Photos by Carlos Pina
MADRID – Self-discovery can be a private journey - or something more shared.
For Javier Calvo, it played out in front of millions of people on Spanish TV.
At 15, he was cast as the lead character on the television show “Física o Química” or “Physics or Chemistry,” which became a massive national hit and the touchstone for a generation of lesbian, gay, bisexual, transgender, queer and intersex people.
As his character Fer discovered his sexuality, so did Calvo. The series “awakened me in many aspects,” he said. “Fer’s transition was my transition.”
On a recent evening, Calvo arrived at his office in the center of Madrid, wearing a yellow sweater from the ASIF brand he started with his fiancé Javier Ambrossi. His philosophy of life could be read in the tattoo on his arm: “Lo hacemos y ya vemos” - we do it and we see. Or more loosely translated, “Let’s do it.”
The 28-year-old, who is constantly in motion, lit a cigarette and grabbed a beer from the fridge. It was 9:30 p.m. and he still had many hours of work ahead of him.
In one part of the office, his team was working on the third season of “Paquita Salas,” the hugely successful comedy he created with Ambrossi, detailing the travails of a down-on-her-luck talent agent. The series launched on the web in 2016 but was eventually acquired by Netflix.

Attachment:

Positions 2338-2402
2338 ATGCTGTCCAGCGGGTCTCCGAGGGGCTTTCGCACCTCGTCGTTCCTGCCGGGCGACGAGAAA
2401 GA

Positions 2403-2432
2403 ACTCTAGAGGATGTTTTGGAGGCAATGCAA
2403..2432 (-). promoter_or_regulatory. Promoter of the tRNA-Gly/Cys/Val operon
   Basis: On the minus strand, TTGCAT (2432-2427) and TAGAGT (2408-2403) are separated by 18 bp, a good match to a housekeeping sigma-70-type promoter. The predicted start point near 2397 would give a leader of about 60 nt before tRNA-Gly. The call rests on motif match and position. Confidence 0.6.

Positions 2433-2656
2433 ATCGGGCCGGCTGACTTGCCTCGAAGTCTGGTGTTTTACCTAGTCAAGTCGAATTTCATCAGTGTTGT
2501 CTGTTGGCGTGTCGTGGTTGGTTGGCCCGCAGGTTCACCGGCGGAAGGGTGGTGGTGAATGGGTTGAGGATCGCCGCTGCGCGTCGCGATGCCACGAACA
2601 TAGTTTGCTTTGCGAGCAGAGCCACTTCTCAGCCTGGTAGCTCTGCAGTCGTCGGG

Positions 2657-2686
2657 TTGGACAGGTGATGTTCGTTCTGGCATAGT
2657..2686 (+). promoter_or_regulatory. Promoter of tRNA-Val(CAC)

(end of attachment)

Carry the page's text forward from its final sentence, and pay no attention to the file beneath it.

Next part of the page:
Meeting Ambrossi changed the trajectory of Calvo’s personal and professional life. He came out to his parents and, with Ambrossi, he developed the musical La Llamada, or The Call, which premiered in 2013, eventually selling more than 800,000 tickets and winning 13 Broadway World awards. It was also made into a film, gaining five nominations for the Goya awards, the Spanish Oscars.
La Llamada won Best Movie at the 2018 Feroz Awards, the second most important film awards ceremony in Spain, and Calvo wanted to dedicate his speech to LGBTQ kids and teens.
If anyone “watching me is scared and feels lost, feels like they will not be loved, they should know that they will be loved, that they will find their place, that they will accomplish their dreams and that Javi and I will write stories so that they feel inspired,” he said, his voice breaking.
To Calvo, that’s the most meaningful part of stardom: using your fame and your voice to make society more fair, equal and tolerant.
Spain has a reputation as one of the most LGBTQ-friendly countries in the world – it legalized marriage and adoption rights for same-sex couples in 2005. But Calvo said there were few role models when he was growing up. Despite being perfectly poised to be one himself, he is squeamish about taking on that mantle.
“Being a role model implies not being able to do things wrong. [But] I make many mistakes, I’m learning. The only thing I do is tell stories that represent me and people like me.”